Lawmakers Hear From Acting NJ Health Commissioner

By Michael Hill

The acting state health commissioner was under the weather and at times under the gun as members of the Assembly Budget Committee questioned her about spending, priorities and programs, such as why with the state tripling spending on graduate medical education, 70 percent of young doctors keep leaving New Jersey.

“Can this committee look forward to learning that the 70 percent figure has reduced?” asked Assemblyman Gary Schaer.

“I would hope that we would see improvements in it. I don’t know if it is something that is a flip of the switch,” said New Jersey Department of Health Acting Commissioner Cathleen Bennett.

The acting commissioner told lawmakers the department has launched an aggressive, multi-pronged anti Zika virus campaign, including advising doctors to warn pregnant women, joining forces with other state agencies on mosquito prevention and detection and preparing a lab to test residents exposed to Zika while traveling.

“The test will be sent to our public health lab right here in Trenton and we are expecting the testing is going to be available here in New Jersey in May,” Bennett said.

Lawmakers’ questions ran the gamut — on lead, tobacco, cancer research, opiate abuse, hospital acquisitions, reimbursement and charity care.

Two lawmakers exchanged words about whether all women in New Jersey have full access to health care.

“It is unjust and unfair to sit here and say that there is women that have that full access,” said Assemblywoman Eliana Pintor Marin.

“But they did ultimately get the service that the needed?” asked Assemblyman Declan O’Scanlon.

“Yes, after they came to out office though contacting my office,” Marin said.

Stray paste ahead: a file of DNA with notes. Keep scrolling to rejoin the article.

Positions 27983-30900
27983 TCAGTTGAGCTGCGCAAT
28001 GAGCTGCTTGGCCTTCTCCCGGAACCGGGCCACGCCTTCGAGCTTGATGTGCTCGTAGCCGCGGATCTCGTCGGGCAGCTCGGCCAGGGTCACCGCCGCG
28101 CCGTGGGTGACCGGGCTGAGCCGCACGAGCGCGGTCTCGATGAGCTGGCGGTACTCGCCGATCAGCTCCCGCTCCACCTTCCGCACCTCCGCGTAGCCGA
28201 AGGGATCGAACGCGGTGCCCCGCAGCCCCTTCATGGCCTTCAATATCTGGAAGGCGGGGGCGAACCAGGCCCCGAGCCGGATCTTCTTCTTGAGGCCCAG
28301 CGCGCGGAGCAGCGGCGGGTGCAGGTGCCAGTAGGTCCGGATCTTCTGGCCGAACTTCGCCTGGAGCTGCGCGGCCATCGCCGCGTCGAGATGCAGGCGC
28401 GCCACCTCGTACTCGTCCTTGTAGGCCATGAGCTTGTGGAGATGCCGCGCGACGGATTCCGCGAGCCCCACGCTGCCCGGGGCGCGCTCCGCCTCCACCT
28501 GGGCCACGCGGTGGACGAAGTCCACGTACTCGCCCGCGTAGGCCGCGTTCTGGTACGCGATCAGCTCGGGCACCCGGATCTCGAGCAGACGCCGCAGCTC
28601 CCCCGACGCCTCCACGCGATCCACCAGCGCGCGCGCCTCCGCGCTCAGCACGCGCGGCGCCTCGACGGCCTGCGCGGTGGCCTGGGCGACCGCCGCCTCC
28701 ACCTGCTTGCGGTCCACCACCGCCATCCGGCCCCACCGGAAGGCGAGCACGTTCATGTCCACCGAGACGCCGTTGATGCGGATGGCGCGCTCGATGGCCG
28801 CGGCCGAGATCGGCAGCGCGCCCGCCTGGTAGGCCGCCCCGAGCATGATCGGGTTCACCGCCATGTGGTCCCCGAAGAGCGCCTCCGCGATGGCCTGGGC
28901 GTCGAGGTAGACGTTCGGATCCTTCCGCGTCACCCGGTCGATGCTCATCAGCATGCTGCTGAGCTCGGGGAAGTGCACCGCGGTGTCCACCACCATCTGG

“I’m glad they got it. Then I can rest my case. That I have not yet found one person after reaching our offices couldn’t find the services that they need,” O’Scanlon said.

The state health department says 700,000 uninsured New Jerseyans now have health coverage under the Affordable Care Act’s Medicaid expansion.

Democrats on the committee  ask the acting health director of the Republican administration about the success of Obamacare or the ACA New Jersey and one did so by reminding the audience of what the governor has said about it.

“He also said on March 18 2014 he refereed to Obamacare as a failed federal program. It seems to me it’s been fairly positive at least for New Jersey,” Schaer said.

“I would agree that the Medicaid expansion has been positive for New Jersey,” Bennett said.

The acting commissioner also told lawmakers New Jersey has the fifth best sexually transmitted disease statistics in the country, prompting the chair to take note as he closed the hearing.

“I will admit to you as a result of today’s discussion I finally have an extraordinary adept and meaningful response to why it is that people want to stay in New Jersey,” Schaer said.